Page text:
JAPAN

Japan, the third largest industrial nation after the U.S. and Russia, is the number one generator of travelers in the entire Pacific and in some years provides the most visitors to the U.S. after Canada and Mexico.

The Japanese are the big per-capita travelers of Asia. Slightly over four million went abroad in 1981 and their expenditures reached $4.6 billion. Receipts from foreign visitors were $735 million, leaving the country with a travel deficit of over 3.8 billion, the largest of any for 1981 except West Germany.

The Japanese National Railways (JNR) maintains the world’s tightest scheduled train service and claims to offer the most comfortable and efficient service in the world. An extra charge is made for travel on green cars (former first-class), and for the express trains, berths and reserved seats. A Japan Rail Pass can be bought at Japan Air Lines offices in the United States and from authorized travel agencies. Passes cannot be bought in Japan.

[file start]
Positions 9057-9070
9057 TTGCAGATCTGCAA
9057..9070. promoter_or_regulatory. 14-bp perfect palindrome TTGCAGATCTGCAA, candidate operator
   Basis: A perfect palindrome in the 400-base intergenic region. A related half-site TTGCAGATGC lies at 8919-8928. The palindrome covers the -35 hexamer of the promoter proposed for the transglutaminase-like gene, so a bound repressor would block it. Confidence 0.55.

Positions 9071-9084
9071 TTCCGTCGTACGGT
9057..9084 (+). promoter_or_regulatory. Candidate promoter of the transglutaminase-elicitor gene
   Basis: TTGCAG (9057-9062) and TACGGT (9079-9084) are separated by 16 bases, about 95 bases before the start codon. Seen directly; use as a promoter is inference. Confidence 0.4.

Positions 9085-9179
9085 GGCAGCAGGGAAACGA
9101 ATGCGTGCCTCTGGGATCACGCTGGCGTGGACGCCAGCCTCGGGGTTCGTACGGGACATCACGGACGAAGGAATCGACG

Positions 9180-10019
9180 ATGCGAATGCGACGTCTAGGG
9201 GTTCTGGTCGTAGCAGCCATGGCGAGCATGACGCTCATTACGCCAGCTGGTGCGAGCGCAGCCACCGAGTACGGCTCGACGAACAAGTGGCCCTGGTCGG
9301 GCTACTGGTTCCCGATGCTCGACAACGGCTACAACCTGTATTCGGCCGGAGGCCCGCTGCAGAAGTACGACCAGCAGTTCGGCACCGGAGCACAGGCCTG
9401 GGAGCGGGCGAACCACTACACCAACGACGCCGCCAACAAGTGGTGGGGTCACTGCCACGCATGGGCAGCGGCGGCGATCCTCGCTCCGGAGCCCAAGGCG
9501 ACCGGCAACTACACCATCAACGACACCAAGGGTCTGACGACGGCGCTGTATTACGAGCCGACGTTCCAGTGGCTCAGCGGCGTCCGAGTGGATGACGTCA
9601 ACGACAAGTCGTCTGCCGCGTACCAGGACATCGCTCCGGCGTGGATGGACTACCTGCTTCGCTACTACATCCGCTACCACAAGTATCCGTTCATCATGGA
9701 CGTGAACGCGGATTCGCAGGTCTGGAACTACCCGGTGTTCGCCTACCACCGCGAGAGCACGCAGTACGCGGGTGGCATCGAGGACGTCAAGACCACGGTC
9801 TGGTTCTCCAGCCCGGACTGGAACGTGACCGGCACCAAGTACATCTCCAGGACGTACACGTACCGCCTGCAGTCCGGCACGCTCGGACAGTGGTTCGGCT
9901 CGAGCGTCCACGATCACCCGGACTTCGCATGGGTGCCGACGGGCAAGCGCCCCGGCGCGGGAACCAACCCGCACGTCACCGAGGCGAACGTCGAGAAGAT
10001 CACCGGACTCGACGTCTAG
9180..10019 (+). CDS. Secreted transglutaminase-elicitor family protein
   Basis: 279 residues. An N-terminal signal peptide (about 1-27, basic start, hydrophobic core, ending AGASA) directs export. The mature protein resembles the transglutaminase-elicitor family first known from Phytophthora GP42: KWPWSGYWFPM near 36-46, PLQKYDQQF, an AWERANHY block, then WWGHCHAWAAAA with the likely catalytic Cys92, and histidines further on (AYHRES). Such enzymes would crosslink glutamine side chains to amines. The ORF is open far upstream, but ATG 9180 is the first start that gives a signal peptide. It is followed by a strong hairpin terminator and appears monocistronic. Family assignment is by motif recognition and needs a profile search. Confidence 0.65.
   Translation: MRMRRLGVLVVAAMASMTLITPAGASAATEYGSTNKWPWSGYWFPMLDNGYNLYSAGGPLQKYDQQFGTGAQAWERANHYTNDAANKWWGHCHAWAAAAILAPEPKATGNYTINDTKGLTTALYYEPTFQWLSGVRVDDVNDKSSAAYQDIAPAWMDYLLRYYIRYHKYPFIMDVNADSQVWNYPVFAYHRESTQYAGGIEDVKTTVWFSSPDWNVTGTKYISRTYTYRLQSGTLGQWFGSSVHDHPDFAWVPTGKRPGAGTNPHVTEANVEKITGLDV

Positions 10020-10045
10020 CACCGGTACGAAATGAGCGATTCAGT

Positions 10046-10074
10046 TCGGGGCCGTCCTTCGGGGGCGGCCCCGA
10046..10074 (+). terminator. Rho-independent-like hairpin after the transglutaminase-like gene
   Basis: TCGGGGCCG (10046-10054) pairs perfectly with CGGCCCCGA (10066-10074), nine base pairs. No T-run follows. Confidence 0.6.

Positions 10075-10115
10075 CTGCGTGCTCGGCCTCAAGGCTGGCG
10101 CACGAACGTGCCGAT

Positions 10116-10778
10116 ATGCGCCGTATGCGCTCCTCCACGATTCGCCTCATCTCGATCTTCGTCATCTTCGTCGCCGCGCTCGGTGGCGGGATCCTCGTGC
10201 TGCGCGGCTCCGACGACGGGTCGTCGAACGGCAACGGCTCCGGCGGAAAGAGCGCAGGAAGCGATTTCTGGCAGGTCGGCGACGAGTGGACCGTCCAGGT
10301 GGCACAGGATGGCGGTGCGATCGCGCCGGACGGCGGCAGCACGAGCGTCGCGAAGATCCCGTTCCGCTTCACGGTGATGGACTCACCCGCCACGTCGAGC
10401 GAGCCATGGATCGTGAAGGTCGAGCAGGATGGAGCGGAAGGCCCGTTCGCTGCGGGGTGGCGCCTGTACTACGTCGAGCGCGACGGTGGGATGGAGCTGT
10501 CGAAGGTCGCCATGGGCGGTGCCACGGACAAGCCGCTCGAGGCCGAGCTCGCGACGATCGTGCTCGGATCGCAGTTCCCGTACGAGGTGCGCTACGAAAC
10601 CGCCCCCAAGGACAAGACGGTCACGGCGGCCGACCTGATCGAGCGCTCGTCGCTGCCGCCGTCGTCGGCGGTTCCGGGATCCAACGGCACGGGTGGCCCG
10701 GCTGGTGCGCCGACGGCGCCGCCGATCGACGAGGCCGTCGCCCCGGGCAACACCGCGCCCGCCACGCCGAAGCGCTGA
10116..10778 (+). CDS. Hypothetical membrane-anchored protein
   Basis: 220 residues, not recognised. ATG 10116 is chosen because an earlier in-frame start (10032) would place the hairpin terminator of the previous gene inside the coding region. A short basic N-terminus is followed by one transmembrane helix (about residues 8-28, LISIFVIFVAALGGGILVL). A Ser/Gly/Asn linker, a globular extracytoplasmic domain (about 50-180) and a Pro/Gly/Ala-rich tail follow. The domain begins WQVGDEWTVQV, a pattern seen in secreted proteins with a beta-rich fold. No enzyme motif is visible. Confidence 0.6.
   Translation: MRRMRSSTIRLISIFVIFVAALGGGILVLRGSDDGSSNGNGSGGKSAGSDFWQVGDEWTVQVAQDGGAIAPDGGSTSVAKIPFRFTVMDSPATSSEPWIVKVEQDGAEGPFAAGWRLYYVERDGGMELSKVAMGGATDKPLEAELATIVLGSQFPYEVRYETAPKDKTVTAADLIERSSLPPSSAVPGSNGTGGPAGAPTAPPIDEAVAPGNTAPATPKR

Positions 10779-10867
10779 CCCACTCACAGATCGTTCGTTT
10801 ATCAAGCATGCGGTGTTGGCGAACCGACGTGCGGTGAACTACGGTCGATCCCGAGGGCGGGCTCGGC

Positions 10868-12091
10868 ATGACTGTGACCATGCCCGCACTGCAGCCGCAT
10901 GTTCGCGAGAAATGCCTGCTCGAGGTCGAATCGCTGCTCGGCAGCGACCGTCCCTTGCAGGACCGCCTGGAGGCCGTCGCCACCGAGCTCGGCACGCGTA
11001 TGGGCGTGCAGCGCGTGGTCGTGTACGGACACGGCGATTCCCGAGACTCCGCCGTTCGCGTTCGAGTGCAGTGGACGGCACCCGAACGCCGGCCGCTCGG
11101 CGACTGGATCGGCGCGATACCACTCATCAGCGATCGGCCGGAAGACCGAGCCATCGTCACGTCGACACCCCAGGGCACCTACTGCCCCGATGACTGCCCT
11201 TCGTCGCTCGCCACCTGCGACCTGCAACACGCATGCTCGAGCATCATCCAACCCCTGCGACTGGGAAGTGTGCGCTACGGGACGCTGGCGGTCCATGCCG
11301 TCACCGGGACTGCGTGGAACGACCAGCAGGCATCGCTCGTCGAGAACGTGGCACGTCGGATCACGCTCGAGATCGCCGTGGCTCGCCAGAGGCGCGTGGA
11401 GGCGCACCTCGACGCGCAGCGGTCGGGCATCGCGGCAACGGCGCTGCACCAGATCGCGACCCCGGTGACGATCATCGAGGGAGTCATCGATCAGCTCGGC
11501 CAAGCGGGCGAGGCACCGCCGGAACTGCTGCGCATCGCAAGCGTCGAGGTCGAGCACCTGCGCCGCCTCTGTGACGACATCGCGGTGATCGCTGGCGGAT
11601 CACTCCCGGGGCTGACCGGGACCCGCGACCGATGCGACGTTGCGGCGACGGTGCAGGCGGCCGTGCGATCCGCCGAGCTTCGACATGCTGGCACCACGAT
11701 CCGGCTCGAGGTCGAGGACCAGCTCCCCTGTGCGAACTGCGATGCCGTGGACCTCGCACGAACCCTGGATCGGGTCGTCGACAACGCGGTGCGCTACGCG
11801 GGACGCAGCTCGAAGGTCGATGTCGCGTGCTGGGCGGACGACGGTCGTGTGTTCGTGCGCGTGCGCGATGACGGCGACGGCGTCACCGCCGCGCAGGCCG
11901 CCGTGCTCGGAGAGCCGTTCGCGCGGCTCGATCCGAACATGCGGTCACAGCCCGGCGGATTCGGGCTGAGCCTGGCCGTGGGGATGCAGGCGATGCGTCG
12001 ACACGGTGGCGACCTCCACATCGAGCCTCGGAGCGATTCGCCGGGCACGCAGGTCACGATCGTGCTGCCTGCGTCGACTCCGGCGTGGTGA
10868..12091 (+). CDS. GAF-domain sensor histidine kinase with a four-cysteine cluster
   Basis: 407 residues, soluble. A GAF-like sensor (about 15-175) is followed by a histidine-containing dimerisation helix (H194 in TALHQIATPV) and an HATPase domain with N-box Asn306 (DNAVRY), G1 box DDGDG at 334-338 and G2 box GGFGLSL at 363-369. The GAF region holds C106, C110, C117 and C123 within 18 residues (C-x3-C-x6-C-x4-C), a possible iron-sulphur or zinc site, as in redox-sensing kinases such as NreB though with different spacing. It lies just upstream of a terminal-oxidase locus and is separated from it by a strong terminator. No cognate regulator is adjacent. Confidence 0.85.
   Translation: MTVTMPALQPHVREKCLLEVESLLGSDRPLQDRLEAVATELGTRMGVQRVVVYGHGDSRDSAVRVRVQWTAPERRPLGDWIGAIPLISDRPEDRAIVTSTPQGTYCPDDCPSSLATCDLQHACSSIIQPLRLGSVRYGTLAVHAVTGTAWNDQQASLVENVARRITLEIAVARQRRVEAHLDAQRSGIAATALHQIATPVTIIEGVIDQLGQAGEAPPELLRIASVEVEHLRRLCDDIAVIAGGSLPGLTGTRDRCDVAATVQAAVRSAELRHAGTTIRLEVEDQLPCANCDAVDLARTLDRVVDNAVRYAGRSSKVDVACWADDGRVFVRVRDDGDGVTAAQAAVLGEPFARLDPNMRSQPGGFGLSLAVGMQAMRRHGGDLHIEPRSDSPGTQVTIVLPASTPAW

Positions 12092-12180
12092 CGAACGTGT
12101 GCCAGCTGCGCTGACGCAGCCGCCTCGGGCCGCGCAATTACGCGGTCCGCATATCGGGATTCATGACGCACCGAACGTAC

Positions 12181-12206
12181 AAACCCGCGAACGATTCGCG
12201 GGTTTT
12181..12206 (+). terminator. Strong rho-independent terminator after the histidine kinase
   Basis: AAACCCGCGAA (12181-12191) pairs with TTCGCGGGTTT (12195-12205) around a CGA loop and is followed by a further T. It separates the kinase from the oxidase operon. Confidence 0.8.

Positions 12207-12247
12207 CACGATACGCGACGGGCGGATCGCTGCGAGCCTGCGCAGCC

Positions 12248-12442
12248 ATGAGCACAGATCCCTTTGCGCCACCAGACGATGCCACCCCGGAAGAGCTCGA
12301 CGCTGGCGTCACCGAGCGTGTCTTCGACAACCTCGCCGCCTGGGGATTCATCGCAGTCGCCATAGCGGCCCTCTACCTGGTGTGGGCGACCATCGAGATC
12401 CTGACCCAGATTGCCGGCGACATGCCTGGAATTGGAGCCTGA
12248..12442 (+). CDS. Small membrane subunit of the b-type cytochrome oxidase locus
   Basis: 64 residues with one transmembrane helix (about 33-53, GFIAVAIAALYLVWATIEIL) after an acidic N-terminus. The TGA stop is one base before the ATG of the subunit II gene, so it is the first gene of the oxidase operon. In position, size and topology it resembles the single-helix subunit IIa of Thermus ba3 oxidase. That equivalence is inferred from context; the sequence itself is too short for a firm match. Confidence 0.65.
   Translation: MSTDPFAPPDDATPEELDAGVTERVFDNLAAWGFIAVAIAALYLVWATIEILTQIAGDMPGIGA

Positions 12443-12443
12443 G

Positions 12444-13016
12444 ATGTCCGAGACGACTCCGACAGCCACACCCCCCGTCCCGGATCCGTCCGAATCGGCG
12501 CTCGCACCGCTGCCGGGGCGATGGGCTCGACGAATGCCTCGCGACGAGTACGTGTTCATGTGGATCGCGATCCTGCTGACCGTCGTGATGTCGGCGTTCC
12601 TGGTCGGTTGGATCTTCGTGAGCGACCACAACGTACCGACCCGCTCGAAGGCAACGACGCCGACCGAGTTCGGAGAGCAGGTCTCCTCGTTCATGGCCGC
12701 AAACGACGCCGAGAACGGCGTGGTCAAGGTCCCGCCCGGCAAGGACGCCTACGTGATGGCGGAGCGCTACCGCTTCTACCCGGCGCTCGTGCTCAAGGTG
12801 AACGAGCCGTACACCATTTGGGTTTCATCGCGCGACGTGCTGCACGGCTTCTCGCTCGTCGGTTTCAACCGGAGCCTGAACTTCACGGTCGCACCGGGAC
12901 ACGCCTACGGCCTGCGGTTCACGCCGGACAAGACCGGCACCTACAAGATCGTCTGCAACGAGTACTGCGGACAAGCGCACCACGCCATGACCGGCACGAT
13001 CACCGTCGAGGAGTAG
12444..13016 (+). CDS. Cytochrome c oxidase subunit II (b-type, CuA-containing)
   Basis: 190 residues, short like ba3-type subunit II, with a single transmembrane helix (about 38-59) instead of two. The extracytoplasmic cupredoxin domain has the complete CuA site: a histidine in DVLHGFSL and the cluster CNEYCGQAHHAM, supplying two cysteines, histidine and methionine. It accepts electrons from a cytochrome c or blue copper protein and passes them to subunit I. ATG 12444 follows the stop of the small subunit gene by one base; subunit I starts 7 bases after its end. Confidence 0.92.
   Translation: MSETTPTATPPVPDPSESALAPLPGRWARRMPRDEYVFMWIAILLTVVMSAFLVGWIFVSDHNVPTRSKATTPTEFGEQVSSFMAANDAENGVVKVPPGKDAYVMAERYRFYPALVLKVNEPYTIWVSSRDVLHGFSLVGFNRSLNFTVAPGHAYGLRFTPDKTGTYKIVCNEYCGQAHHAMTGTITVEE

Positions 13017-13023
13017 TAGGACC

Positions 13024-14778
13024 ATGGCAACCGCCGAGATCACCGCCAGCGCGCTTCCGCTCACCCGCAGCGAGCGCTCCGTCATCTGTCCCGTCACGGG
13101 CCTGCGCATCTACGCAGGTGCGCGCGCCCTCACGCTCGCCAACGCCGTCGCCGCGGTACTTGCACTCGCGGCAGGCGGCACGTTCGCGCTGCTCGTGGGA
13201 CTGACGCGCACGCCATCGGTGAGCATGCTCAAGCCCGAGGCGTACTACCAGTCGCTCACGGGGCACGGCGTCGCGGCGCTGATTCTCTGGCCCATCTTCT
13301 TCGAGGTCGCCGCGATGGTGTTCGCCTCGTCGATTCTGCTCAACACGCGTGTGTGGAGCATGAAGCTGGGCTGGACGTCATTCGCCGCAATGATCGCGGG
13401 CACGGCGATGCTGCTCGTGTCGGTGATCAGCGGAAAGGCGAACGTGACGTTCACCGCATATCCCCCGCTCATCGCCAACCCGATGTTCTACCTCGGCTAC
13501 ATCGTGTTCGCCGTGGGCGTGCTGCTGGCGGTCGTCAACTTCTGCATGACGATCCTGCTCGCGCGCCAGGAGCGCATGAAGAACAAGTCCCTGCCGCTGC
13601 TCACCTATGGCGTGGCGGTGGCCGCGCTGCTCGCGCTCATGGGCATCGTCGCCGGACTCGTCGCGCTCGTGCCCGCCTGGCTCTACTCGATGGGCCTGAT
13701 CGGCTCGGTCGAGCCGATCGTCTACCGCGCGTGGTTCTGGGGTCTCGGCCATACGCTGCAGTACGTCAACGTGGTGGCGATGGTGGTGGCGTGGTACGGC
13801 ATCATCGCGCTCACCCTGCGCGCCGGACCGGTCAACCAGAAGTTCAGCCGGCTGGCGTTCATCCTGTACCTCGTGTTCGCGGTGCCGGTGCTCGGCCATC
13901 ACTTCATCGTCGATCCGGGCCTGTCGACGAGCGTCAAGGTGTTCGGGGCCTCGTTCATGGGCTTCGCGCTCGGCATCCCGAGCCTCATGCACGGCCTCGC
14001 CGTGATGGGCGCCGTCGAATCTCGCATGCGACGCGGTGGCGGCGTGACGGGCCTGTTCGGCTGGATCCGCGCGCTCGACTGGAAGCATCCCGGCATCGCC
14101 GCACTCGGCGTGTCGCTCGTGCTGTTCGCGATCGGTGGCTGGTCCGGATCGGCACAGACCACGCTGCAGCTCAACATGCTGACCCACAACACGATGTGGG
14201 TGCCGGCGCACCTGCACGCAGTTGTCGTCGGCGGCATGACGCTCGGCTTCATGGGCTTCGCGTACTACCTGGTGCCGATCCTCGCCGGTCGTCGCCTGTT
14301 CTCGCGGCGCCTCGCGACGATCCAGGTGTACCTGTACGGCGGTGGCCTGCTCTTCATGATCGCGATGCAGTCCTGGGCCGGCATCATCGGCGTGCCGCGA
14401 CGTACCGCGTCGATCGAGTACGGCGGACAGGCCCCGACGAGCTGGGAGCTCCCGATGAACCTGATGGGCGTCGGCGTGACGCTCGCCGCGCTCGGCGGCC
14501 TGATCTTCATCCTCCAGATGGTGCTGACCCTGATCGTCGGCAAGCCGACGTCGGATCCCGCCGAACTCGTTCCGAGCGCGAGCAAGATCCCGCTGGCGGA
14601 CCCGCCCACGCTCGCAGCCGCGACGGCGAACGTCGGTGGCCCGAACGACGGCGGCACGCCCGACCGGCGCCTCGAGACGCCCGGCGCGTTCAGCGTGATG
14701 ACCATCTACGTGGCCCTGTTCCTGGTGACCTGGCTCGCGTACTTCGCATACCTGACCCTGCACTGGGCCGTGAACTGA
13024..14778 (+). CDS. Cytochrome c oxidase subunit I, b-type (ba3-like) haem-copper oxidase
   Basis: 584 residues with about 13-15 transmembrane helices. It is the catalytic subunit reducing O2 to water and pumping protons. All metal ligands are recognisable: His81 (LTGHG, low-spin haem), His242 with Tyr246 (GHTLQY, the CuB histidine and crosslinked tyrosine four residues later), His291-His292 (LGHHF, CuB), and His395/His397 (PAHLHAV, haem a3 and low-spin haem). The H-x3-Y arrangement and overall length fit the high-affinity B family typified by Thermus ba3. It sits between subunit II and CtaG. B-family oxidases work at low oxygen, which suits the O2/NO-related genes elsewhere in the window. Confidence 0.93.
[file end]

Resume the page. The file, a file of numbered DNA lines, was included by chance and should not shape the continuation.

Travel within the largest cities Tokyo, Osaka, Kyoto, Nagoya, Yokohama, and Sapporo is fastest via subway. Rental cars are available but not recommended because of the language barrier. Tokyo and Kyoto, the two places most visited by Americans, have bus tours with English-speaking guides available. Quite naturally the Japanese frequent the countries close to home: The Republic of China, Korea, and Hong Kong.

One of the most crowded countries in the world, Japan has some 119 million people, who live on a chain of mountainous islands in a two-thousand-mile arc off the east coast of Asia. Most of the population is centered on four main islands: Hokkaido, Honshu, Shikoku, and Kyushu. The flat plain between Tokyo and Osaka is one vast connurbation, the Japanese population center. Honshu, the main island, has the major tourist sights and the major cities. There are numerous first-class hotels but for the visitor who wants to sample Japanese home life there are about five thousand family inns and over eighty thousand Ryokan (Japanese inns). Rates include supper and breakfast and for the adventuresome, the communal bath.

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